“Oh, I doubt it,” I say. “Your lies will be much more colorful.”

This delights Mom, obviously: candy, meet baby.

“Once we get the fence up,” Dad says, “he’ll tell everyone we’re running a meth lab.”

“Oh, stop.” Mom smacks his arm, but they’re both laughing. “We’ve got to video-call with the boys later. Parker wants to do a reading of the new screenplay he’s working on.”

I narrowly avoid a spit-take.

The last screenplay my brother’s been brainstorming in the group text is a gritty dystopian Smurfs origin story with at least one sex scene. His reasoning is, someday he’d like to write a real movie, but by writing one that can’t possibly get made, he’s taking the pressure off himself during the learning process. Also I think he enjoys scandalizing his family.

At two fifteen, I ask to take the car and head up to my old high school. Only at that point, I realize the tank’s empty. After the quick detour for gas, I pull into the school parking lot at two fifty. Two separate anxieties are warring for domination inside me: the one that’s composed of terror at the thought of seeing Alex, saying what I need to say, and hoping he’ll hear it, and the one that’s all about being back here, a place I legitimately swore I’d never waste another second in.

I march up the concrete steps to the glass front doors, take one last deep breath, and—

The door doesn’t budge. It’s locked.


I sort of forgot that any random adult can’t walk into a high school anymore. Definitely for the best, in every situation except this one. I knock on the door until a beaky resource officer with a halo of gray hair approaches and cracks the door a few inches. “Can I help you?”

“I’m here to see someone,” I say. “A teacher—Alex Nilsen?”

“Name?” he asks.

“Alex Nilsen—”

“Your name,” the officer says, correcting me.

“Oh, Poppy Wright.”

He closes the door, disappearing for a second into the front office. A moment later, he returns. “Sorry, ma’am, we don’t have you in our system. We can’t let in unregistered guests.”

“Could you just get him, then?” I try.

“Ma’am, I can’t go track down—”

“Poppy?” someone says behind him.

Oh, wow! I think at first. Someone recognizes me! What luck!

And then the pretty, lean brunette steps up to the door. My stomach bottoms out.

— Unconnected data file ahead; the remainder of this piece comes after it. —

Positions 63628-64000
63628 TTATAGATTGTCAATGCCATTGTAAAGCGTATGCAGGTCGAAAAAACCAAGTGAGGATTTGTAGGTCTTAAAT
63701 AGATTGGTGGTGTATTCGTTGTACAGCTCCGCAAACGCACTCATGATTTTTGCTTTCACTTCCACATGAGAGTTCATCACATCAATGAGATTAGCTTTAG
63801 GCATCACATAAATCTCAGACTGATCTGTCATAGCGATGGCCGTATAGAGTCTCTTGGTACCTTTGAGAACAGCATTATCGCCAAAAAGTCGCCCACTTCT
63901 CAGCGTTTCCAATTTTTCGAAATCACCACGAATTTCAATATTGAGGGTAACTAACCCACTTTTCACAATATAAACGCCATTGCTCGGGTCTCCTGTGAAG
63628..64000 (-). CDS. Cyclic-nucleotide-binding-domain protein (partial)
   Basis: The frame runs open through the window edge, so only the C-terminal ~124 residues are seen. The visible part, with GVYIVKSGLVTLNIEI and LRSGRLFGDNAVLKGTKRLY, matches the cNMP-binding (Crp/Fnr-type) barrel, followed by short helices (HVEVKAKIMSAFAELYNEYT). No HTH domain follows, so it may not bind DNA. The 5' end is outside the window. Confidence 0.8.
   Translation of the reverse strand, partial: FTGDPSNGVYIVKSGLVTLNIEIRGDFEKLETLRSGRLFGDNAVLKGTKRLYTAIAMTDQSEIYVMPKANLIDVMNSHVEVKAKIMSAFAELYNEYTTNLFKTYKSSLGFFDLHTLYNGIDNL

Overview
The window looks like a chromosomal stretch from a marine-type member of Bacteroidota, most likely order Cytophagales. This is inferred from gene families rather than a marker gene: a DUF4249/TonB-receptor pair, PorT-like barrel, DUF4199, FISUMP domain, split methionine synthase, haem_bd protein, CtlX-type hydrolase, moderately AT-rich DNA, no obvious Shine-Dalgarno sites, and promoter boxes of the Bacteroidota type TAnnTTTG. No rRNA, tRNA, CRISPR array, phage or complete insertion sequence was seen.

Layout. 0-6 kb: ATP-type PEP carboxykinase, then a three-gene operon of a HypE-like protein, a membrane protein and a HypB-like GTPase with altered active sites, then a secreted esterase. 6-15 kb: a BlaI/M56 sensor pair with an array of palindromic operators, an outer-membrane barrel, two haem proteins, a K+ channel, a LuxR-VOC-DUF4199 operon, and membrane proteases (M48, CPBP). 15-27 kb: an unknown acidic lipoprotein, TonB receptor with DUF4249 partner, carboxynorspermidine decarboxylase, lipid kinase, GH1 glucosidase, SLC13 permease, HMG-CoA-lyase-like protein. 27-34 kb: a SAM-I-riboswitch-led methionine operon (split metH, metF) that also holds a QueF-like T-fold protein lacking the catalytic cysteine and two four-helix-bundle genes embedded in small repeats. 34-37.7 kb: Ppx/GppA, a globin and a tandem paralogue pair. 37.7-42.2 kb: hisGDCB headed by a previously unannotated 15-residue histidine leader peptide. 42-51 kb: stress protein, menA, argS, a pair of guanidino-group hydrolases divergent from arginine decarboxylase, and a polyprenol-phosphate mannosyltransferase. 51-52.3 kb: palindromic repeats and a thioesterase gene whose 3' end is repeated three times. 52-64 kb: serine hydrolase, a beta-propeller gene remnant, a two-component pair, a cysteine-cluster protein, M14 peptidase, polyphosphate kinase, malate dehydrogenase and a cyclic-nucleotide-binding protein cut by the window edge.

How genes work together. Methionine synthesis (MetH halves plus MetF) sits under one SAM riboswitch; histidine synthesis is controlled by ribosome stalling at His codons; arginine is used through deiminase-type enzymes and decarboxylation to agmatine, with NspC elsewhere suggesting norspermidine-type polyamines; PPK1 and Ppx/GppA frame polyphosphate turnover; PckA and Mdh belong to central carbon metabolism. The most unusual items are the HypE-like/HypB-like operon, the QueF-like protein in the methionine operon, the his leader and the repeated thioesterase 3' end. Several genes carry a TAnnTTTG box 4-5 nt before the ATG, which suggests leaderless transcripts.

“Sarah. Wow. Hi.” I’d forgotten that I could potentially run into Sarah Torval here. Borderline monumental oversight.

She glances back at the resource officer. “I’ve got it, Mark,” she says, and steps outside to talk to me, folding her arms across herself. She’s wearing a cute purple dress and dark denim jacket, large silver earrings dancing from her ears; she has just a splash of freckles across her nose.

As ever, she is completely adorable in that kindergarten-teacher way. (Despite being a ninth-grade teacher, of course.)

“What are you doing here?” she asks, not unkindly, though definitely not warmly.

“Oh, um. Visiting my parents.”

She arches a brow and glances at the redbrick building behind her. “At the high school?”

“No.” I push the hair out of my eyes. “I mean, that’s what I’m doing here. But what I’m doing here is . . . I was hoping, I mean . . . I wanted to talk to Alex?”

Her eye roll is minimal, but it stings.

I swallow an apple-sized knot. “I deserve that,” I say. I take a breath. This won’t be fun, but it’s necessary. “I was really careless about everything, Sarah. I mean, my friendship with Alex, everything I expected from him while you were together. It wasn’t fair to you. I know that now.”

“Yeah,” she says. “You were careless about it.”

We’re both silent for a beat.

Finally, she sighs. “We all made some bad decisions. I used to think that if you just went away, all my problems would be solved.” She uncrosses her arms and recrosses them the other way. “And then you did—you basically disappeared after we went to Tuscany, and somehow, that was even worse for my relationship.”

I sway from foot to foot. “I’m sorry. I wish I’d understood what I was feeling before it had a chance to hurt anyone.”

She nods to herself, examines the perfectly painted toenails poking out of her tan leather sandals. “I wish so too,” she says. “Or that he had. Or that I had. Really if any of us had really known how you two felt about each other, it would’ve saved me a lot of time and pain.”

“Yeah,” I agree. “So you and he aren’t . . .”

She lets me wait for a few seconds, and I know it’s not an accident. A semidevilish smile curls up her pink lips. “We aren’t,” she relents. “Thank God. But he’s not here. He already left. I think he was talking about getting away for the weekend.”

“Oh.” My heart sinks. I glance back at my parents’ minivan parked in the half-empty lot. “Well, thanks anyway.”

She nods, and I start down the steps. “Poppy?”

I turn back, and the light’s shining so bright on her that I have to shield my eyes to look at her. It makes her look like she’s a saint, earning her halo by unwarranted kindness toward me. I’ll take it, I think.

“Usually on Fridays,” she says slowly, “teachers go to Birdies. It’s a tradition.” She moves, and the light lets up enough for me to meet her eyes. “If he hasn’t left, he might be there.”

“Thanks, Sarah.”